We had a much anticipated follow-up with our midwife on October 8th. We went over the test results for the clotting disorders that I had been tested for. The good news: everything looks good. The bad news: everything looks good. The result: mixed emotions from hell. I am happy that there is no identifiable medical issue lurking under the surface, yet I had been hoping that the tests would give us some medical reasoning for the substantial degree of placental infarct that had been discovered postpartum – something that could be treated medically during future pregnancies. We discussed the implications of the ‘clean bill of health’ with Sue, and she recommended a preconceptual visit with one of the docs in the practice that handles higher risk cases. We discussed the implications of traveling to Africa to visit my sister before, during or after the next pregnancy – a conversation that seemed pretty ominous to me once we started discussing anti-malarial drugs.
Over the last week, I have had the opportunity to talk to or hear from several ladies who have had similar circumstances of placental infarct and late gestation stillbirth. Long story short, they have all tested negative for the same clotting disorders that I have tested negative for. They have all been referred to Maternal Fetal Medicine specialists. They been told by the MFM specialists that testing for clotting disorders is still in the early stages, and research is ongoing for additional tests and testing methods. They have all had Lovenox and/or baby Aspirin prescribed for subsequent pregnancies despite the absence of positive testing.
This information has created quite a storm within my brain. I firmly believe that pregnancy is typically not a medical event, and I really don’t want to turn my future pregnancies into medical events if it can be avoided. However there is a little voice in the back of my mind that constantly reminds me of something I always tell my patients: ‘If you are at all unsure about what you are getting from the doctor, it is absolutely your right and responsibility to seek out a second opinion. You are your own advocate – if you don’t make it happen for yourself, it will never happen.’ Ultimately, the big question for me is whether we should dig for more answers or just leave it alone. If there are answers out there, I certainly want to find them before we attempt another pregnancy – but I don’t know how much I want to keep digging if there is no legitimate answer to be found, simply because doing so would continue to dump salt in wounds that remain pretty raw. I am completely torn at this point.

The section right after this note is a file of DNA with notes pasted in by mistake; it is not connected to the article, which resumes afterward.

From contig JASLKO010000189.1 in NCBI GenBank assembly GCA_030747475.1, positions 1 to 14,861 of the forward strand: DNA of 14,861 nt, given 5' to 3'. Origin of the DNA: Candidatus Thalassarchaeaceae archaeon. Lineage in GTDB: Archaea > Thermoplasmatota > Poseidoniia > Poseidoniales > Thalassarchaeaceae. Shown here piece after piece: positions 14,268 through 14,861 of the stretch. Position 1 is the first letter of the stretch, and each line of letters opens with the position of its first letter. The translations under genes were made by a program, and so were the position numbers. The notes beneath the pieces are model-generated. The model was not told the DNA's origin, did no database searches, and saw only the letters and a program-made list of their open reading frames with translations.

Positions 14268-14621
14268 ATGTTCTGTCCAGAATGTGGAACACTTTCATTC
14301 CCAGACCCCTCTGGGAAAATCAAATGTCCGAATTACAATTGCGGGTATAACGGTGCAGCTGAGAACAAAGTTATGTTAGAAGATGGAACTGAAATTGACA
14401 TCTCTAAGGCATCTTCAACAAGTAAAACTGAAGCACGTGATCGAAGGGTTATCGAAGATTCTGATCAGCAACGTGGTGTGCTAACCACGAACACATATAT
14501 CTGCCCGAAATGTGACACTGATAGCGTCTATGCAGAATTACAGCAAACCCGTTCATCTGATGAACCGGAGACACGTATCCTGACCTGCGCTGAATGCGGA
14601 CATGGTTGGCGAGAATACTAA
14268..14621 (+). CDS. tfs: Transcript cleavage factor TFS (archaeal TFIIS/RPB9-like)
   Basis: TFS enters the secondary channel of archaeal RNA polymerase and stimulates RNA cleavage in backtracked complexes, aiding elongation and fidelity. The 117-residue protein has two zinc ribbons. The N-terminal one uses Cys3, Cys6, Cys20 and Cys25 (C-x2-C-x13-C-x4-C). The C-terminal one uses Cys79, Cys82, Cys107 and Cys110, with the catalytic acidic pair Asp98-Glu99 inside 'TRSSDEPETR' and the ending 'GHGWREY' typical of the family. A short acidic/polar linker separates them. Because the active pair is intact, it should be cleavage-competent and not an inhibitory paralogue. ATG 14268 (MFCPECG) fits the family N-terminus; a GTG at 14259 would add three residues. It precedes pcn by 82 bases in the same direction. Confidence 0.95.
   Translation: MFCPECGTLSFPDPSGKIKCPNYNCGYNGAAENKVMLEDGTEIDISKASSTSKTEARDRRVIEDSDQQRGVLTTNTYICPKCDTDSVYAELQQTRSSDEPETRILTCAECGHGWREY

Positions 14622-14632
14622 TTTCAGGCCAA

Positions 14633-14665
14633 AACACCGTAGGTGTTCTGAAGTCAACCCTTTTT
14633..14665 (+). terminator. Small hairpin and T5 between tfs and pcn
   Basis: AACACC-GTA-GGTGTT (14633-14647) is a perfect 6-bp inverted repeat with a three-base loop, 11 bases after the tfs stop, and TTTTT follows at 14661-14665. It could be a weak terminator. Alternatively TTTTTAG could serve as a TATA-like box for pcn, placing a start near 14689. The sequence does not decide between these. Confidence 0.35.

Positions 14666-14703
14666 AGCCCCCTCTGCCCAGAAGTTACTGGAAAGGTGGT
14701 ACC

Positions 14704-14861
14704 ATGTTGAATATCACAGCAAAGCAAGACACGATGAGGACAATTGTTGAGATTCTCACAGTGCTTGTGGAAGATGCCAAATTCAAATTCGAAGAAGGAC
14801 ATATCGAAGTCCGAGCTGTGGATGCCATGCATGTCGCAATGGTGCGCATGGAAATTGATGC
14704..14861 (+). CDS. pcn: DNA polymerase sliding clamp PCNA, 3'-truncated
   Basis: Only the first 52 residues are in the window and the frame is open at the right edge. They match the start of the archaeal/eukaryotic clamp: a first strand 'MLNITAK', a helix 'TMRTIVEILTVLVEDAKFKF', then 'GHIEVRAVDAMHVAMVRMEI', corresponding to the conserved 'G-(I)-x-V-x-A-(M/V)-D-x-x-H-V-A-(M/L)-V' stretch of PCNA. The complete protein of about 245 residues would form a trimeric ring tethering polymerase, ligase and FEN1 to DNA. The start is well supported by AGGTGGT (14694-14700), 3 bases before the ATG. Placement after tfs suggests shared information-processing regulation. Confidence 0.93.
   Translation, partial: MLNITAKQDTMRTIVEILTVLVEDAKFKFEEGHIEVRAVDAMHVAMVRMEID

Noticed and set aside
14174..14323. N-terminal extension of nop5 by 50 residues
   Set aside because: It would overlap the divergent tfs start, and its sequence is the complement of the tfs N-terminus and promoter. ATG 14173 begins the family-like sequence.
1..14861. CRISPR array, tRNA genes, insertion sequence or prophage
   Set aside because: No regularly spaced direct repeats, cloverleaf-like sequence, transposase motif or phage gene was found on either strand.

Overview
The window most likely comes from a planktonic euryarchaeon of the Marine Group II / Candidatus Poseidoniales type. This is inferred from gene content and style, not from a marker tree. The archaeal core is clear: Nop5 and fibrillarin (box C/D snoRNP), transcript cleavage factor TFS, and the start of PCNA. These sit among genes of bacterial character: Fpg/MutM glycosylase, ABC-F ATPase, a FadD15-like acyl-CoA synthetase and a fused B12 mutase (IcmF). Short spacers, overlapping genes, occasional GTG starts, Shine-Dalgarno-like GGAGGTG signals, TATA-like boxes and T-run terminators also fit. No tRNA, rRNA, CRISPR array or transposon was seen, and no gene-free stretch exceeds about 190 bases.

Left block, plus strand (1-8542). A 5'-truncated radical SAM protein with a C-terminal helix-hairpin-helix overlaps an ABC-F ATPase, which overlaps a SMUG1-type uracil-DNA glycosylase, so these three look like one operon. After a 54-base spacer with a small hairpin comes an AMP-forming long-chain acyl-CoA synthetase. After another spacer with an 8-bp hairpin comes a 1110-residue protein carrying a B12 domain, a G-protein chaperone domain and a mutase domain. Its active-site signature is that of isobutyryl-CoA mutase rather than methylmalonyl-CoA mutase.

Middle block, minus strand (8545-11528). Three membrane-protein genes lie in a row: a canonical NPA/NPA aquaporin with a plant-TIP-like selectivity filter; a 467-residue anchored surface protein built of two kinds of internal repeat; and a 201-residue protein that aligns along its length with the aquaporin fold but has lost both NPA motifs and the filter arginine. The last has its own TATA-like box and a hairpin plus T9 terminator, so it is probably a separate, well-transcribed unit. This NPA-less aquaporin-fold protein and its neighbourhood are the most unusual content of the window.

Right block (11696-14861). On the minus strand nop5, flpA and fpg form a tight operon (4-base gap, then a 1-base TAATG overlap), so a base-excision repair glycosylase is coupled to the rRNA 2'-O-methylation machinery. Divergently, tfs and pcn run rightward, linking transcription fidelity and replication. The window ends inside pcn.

I totally trust our midwife’s judgment, and I really have no desire to get my regular prenatal care from anyone other than her and the other midwives in our group unless it is absolutely medically necessary. I know that I need to see one of the docs in the practice at this point, and it is their responsibility to refer us for anything outside of the practice if they feel that it’s appropriate. I am, by nature, leery and skeptical of most physicians, regardless of specialty. So I am, by nature, skeptical of whether the doc would even refer us to the MFM specialist if we requested that referral during the preconceptual visit. If we cannot get the referral from the OB doc, I have an awesome primary care doc that would probably make the referral for us – but this route, theoretically, has other implications that could complicate the situation. Wish that the ‘right’ answer was easier to figure out.